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Factoids

Factoids offer brief snapshots of current topics pertinent to the Furniture industry based on our on-going research. Increase your grasp of current trends, consumer attitudes, and shifts within the industry through solid statistics and concise insight.

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Factoids

Mobility in America Part 3 | Where People Are Moving

Despite the dramatic decline in the percent of Americans moving and changing residences over the last 60+ years, the patterns of mobility have shifted much less than might be expected. Once a country on the move, mobility reached a historical low from 2015 to 2016 with only 11.2 percent of the population moving to a different home or apartment. This compares to a 1948 peak of 20.3 percent. The third and final factoid series on Mobility in America looks at where people are moving. Are more movers simply relocating to a nearby apartment or home? Is there migration into the cities from the suburbs? Are some more people moving to sunshine states? The first factoid in this series focuses on mobility by year and the how far movers have relocated.

While the percent of Americans moving has changed overtime, how far away they tend to move has not. Looking at the last 28 years, in 1987, 17.8 percent of the population moved compared the 11.2 percent from 2015 to 2016. Since that time, a slightly higher percentage of movers are moving to a different county within the same state – an increase from 18.3 percent (1987) to 21.3 percent (2016). Meanwhile, while fewer movers are relocating to a different state – down from 16.7 percent to 13.6 percent.

Both long distance and shorter nearby moves have fallen by similar rates over the past 60+ years. Between 2015 and 2016, 61.6 percent of all movers relocated within the same county compared to 67 percent in 1948. Of the total population, just 6.9 percent of Americans made shorter moves last year within the same county, down from 13.6 percent in 1948. Different county and out of state moves dropped to just 3.9 percent of the total population in 2016.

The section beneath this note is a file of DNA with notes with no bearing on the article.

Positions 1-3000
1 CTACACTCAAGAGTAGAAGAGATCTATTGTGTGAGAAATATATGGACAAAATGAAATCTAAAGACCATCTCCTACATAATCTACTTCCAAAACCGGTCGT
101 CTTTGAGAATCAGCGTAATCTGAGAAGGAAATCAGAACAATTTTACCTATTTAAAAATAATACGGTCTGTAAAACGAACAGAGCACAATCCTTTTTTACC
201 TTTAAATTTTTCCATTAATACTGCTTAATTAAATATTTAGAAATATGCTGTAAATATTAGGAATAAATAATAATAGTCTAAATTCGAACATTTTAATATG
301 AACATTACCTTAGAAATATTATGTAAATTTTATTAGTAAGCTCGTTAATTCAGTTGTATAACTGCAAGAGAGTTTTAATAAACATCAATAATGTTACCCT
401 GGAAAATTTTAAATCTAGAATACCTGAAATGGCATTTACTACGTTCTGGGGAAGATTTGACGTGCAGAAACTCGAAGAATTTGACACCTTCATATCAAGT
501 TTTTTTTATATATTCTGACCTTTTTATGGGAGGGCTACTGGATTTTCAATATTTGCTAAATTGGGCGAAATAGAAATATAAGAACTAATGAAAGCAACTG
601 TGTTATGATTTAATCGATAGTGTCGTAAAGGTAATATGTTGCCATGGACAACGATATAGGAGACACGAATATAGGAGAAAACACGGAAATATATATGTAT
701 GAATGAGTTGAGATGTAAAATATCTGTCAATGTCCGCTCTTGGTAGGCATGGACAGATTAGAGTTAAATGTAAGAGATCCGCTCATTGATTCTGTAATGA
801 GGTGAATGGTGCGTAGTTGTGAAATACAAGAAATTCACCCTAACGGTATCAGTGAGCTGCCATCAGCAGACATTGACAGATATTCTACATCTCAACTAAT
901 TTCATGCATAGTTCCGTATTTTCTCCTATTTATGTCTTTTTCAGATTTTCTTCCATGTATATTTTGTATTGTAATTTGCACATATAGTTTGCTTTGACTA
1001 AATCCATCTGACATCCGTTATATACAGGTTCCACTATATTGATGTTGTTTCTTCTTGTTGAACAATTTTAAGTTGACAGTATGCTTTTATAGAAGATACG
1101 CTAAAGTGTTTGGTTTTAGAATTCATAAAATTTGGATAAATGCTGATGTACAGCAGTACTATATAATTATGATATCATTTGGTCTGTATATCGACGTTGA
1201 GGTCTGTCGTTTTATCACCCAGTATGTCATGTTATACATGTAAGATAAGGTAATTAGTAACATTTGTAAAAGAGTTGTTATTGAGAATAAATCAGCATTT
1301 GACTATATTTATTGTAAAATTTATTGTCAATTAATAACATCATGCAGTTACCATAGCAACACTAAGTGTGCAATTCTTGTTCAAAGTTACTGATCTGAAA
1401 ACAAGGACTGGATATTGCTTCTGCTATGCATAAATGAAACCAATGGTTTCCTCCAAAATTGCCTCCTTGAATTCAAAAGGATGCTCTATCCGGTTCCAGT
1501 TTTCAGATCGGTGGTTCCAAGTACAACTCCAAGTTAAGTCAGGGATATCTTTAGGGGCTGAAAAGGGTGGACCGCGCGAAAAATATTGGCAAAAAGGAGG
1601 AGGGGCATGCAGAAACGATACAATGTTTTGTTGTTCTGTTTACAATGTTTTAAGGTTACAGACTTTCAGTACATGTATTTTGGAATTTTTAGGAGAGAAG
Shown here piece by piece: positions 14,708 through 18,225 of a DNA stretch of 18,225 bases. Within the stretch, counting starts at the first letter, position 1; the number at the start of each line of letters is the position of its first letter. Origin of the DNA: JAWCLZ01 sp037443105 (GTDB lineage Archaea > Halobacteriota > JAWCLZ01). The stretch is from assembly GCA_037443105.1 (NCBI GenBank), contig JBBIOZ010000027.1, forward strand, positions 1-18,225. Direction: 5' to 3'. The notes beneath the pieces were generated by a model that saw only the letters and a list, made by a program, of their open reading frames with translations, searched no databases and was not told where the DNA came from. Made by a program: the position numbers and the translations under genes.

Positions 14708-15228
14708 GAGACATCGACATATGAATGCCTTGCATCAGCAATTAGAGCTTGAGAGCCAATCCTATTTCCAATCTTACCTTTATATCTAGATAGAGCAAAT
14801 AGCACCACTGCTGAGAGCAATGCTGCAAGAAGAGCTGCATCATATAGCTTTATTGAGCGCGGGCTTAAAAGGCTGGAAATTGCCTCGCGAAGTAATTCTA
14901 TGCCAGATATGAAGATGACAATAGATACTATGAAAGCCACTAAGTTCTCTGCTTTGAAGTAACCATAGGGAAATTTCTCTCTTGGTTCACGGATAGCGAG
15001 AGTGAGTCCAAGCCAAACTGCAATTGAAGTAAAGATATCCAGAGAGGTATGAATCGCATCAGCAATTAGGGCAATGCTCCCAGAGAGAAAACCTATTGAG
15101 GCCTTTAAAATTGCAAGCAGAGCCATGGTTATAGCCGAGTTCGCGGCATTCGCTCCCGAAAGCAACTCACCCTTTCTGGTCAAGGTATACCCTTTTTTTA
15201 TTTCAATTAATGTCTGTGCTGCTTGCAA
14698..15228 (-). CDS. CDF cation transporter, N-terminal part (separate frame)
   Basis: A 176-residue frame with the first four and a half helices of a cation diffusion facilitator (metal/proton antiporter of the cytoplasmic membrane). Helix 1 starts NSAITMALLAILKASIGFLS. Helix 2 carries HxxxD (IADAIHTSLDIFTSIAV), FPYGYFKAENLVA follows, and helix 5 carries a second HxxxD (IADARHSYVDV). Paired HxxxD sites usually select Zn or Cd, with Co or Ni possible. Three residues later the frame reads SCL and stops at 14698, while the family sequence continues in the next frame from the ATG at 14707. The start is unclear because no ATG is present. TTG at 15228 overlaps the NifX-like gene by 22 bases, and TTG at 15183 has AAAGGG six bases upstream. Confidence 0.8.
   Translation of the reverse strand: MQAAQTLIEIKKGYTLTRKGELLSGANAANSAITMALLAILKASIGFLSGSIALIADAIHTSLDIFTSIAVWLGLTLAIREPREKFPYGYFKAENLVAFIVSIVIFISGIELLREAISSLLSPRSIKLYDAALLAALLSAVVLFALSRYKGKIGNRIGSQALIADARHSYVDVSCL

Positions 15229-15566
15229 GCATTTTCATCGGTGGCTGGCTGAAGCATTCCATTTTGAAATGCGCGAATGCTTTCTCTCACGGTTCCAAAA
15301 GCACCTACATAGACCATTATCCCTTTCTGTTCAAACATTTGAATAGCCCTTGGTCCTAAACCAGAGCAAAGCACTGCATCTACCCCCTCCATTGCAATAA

Source: U.S. Census Bureau, Current Population Survey, Annual Geographical Mobility Rates, by Type of Movement 1948-2016

Industry Sales by Quarter | 2010 Q3 to 2017 Q3 | Bedding Industry

The third quarter is typically the Bedding’s industry’s highest volume period each year. Bedding sales climbed to $4.04 billion 2017 Q3, an increase of 4.8 percent over the same third quarter last year. Growth compared to the previous Q2 of this year reached 10 percent reflecting the increased third quarter volume. Year-to-date, the third quarter is up 3.8 percent over the first three quarters of 2016 totaling $11.34 billion.


The slow but steady growth in the Bedding industry this year is reflected in the quarter over quarter increases.  In the third quarter of this year, bedding picked up some steam finishing 4.8 percent over the same quarter last year, 2016 Q3.

Third quarter 2017 year-to-date bedding sales totaled $11.37 billion, up 3.8 percent over the same period last year. 

Source:  Impact Consulting Services, Inc. industry model  2017 Q1 and Q2 results been revised.

Industry Sales by Quarter | 2010 Q3 to 2017Q3 | Furniture & Bedding

The furniture and bedding industry picked up a little steam in the third quarter with furniture and bedding sales up 4.11 percent over the same quarter last year, 2016 Q3. Industry sales of $25.42 billion received a slight bump at the tail end of the quarter as Hurricane Harvey victims began the process of replacing furniture in heavily impacted areas. Compared to the previous quarter of this year, 2017 Q2, third quarter industry sales were up 3.05 percent. Third quarter year-to-date furniture and bedding sales reached $74.29 billion, up 3.22 percent over the same period last year.

Furniture (excluding Bedding) in the third quarter increased 3.97 percent versus the same quarter in 2016 totaling $21.38 billion. Compared to the second quarter of this year, furniture sales grew a modest 1.82 percent. Year-to-date furniture sales excluding bedding reached $62.92 billion, up 3.12 percent over the first three quarters of last year.